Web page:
In our last post, we discussed about why one should adopt measures to avoid getting hit by spam laws. And yes we did on go on to say that CANSPAM laws are legally enforceable mainly in the United States by the Federal Trade Commission. Now let us inform you about a few companies and individuals that have been hit hard by these very laws. These companies, as you shall get to know in a bit, had to shell out a lot of dollars to compensate for their mistakes, some of which may have been inadvertent.
Company Involved: ValueClick
Compensation Amount: $2.9 million
ValueClick’s subsidiary Hi-Speed Media ended up shelling $2.9 million for sending out deceptive e-mails, banner ads, and pop-ups to drive consumers to its sites. When we told you not to use the ‘f’ word, we learnt that from this case as the e-mails and online ads claimed that consumers were eligible for ‘free’ gifts, including laptops, iPods, and high-value gift cards…”
Takeaway: Nothing sells like free. Using the ‘f’ word can be misleading AND costly.
Compensation: $2 million
Second is Microsoft Corporation V/s. Mizhen et al. Microsoft sued Mizhen, among others, alleging that he gamed Microsoft’s filters by opening up millions of Hotmail accounts and hitting the”this is not spam” button for his own mail. This wasn’t the first time the Mizhen was sued by the corporate giant. The first case was settled earlier and the second time Mizhen had to pay Microsoft $2,000,000 and promise not to spam MS users any longer
Takeaway: trying to hit “this is not spam” can backfire
Lawsuit #3′: SPIM’ Lawsuit
Company Involved: AOL
The AOL suits allege violations of the federal CAN-SPAM law, the Virginia antispam state law and state common law. The lawsuits together are based on more than 2 million complaints from AOL members globally, and based on hundreds of millions of spam e-mails. One of the AOL lawsuits is the first to specifically target “SPIM” — the spam equivalent for Internet messaging and chat room messaging — for AOL.
Takeaway: SPAM isn’t just restricted to email alone, nor are CAN-SPAM laws
Companies involved: Small ISP in the US
Compensation: $1 Billion
A federal judge has awarded an Internet service provider more than $1 billion in what is believed to be the largest judgment ever against spammers. Robert Kramer, whose company provides e-mail service for about 5,000 subscribers in eastern Iowa, filed suit against 300 spammers after his inbound mail servers received up to 10 million spam e-mails a day in 2000, according to court documents. AMP Dollar Savings Inc. of Mesa, Ariz., was ordered to pay $720 million and Cash Link Systems Inc. of Miami, Fla., was ordered to pay $360 million. The third company, Florida-based TEI Marketing Group, was ordered to pay $140,000. It was made possible by an Iowa law that allows plaintiffs to claim damages of $10 per spam message.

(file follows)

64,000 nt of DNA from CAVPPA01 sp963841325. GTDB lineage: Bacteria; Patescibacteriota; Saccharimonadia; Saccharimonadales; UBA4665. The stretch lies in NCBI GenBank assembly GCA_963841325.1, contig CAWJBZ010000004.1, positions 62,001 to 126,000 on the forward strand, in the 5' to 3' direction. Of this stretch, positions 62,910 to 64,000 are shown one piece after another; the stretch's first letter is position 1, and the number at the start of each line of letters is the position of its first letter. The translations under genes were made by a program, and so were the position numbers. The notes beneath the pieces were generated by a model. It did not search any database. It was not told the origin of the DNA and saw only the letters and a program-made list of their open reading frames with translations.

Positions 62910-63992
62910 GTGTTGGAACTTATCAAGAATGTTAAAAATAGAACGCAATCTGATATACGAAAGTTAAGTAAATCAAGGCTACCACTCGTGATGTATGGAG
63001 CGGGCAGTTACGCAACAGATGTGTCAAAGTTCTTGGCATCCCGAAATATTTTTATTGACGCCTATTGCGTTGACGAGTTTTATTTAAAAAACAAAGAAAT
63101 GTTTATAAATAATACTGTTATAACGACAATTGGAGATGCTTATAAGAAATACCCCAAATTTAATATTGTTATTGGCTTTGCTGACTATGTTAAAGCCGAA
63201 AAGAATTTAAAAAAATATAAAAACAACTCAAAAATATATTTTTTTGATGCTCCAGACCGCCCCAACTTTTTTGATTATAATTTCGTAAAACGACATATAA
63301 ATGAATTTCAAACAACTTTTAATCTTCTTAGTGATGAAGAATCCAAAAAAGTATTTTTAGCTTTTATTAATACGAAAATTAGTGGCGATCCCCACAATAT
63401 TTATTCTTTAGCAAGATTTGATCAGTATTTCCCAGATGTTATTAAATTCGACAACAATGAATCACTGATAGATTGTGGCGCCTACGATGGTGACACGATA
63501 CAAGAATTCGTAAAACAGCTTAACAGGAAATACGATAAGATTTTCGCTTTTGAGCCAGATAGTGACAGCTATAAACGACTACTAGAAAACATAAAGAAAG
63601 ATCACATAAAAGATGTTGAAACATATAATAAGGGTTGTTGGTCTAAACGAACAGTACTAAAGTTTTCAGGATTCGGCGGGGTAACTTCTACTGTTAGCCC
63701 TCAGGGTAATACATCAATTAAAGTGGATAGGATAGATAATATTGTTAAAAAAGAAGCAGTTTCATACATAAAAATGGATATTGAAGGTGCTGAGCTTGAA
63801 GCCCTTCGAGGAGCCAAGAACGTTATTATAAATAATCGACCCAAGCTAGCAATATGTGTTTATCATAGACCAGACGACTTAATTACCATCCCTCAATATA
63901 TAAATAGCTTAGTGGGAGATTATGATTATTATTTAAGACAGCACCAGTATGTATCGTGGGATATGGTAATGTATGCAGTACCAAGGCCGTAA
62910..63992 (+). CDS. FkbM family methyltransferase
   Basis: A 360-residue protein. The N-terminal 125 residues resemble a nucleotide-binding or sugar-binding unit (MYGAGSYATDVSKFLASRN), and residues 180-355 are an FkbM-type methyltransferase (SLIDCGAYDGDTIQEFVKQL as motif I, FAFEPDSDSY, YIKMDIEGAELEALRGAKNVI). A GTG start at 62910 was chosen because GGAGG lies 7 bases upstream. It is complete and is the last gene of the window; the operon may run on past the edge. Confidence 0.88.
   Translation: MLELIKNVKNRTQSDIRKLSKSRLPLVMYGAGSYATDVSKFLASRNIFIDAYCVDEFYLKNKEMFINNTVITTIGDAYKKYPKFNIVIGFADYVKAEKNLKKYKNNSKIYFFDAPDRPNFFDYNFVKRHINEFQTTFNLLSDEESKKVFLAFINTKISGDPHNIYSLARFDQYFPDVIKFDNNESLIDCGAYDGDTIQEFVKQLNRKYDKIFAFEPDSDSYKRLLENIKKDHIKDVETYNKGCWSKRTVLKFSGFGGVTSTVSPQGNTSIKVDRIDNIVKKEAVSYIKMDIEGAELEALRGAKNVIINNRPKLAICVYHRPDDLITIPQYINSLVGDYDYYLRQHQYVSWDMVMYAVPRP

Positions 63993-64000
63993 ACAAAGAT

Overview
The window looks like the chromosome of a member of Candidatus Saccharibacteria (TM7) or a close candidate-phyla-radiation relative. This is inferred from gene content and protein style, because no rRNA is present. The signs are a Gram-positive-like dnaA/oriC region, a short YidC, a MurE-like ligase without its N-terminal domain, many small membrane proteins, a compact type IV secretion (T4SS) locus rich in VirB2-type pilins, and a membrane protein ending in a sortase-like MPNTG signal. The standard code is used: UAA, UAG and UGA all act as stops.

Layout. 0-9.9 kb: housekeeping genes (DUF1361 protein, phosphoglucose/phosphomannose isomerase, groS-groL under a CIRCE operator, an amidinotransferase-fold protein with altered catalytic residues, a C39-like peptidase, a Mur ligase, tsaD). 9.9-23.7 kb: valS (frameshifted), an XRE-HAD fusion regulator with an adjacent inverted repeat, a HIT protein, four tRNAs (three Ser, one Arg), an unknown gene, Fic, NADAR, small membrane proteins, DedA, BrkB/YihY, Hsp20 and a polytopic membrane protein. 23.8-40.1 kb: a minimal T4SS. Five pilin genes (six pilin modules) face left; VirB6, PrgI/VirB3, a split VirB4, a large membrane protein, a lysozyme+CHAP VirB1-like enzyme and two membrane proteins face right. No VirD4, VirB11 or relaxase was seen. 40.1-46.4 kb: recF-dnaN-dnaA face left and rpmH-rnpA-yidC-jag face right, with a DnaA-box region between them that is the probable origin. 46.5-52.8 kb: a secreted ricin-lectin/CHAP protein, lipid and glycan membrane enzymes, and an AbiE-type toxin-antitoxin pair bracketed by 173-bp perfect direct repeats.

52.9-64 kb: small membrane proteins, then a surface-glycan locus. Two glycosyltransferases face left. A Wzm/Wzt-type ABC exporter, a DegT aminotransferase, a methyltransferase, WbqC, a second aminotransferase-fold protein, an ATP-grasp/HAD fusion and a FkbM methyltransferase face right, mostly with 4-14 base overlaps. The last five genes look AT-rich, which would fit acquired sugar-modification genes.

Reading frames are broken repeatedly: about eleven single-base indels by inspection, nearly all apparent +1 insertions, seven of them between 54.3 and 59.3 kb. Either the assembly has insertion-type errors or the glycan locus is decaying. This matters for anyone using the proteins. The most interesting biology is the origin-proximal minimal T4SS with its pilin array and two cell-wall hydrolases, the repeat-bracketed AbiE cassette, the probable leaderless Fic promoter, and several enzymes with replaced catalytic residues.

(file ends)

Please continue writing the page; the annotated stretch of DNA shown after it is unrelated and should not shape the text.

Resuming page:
Takeaway: It’s not only the big corps who can claim huge damages
Company Involved: Project Honey Pot
Compensation: $1 Billion
On Thursday, April 26, 2007 at 10:54am in a court in the Eastern District of Virginia, Project Honey Pot filed the largest anti-spam lawsuit ever. Seeking more than $1B in statutory damages, the suit was brought on behalf of our members. It targets a huge swath of spammers. If one harvested email addresses or sent spam in the last two years, chances are one would be on their radar screen and they would becoming after you.
The CAN SPAM act has been in place for five and a half years. Compatible state laws have been in place nearly as long. Anti-spam laws in the EU, Australia, and New Zealand were enacted years ago. But the number of significant anti-spam lawsuits is so small that even individual bloggers can easily keep track of them. Considering that several billion spam emailsa day are sent to people’s inboxes, where are all the anti-spam lawsuits? There are a couple of reasons, but by far the largest one is that, unless the recipient is unusually lucky, anti-spam lawsuits are difficult to prosecute and win. The evidence in such suits is very technical — mail headers, WHOIS data, trace routes, ASN numbers, affiliate codes and HTTP redirections that tie a sender to a particular message, or more likely, a thousand messages. Judges tend to be reasonably smart, but few of them have a technical background. That means that before a judge can rule sensibly on a spam case, he or she needs to learn about the statutes and case law that apply, and also enough about e-mail technology to understand the evidence and evaluate the credibility of the lawyers’ arguments on each side. But if the above examples are anything to go by, it pays to conform to CAN-SPAM laws and how.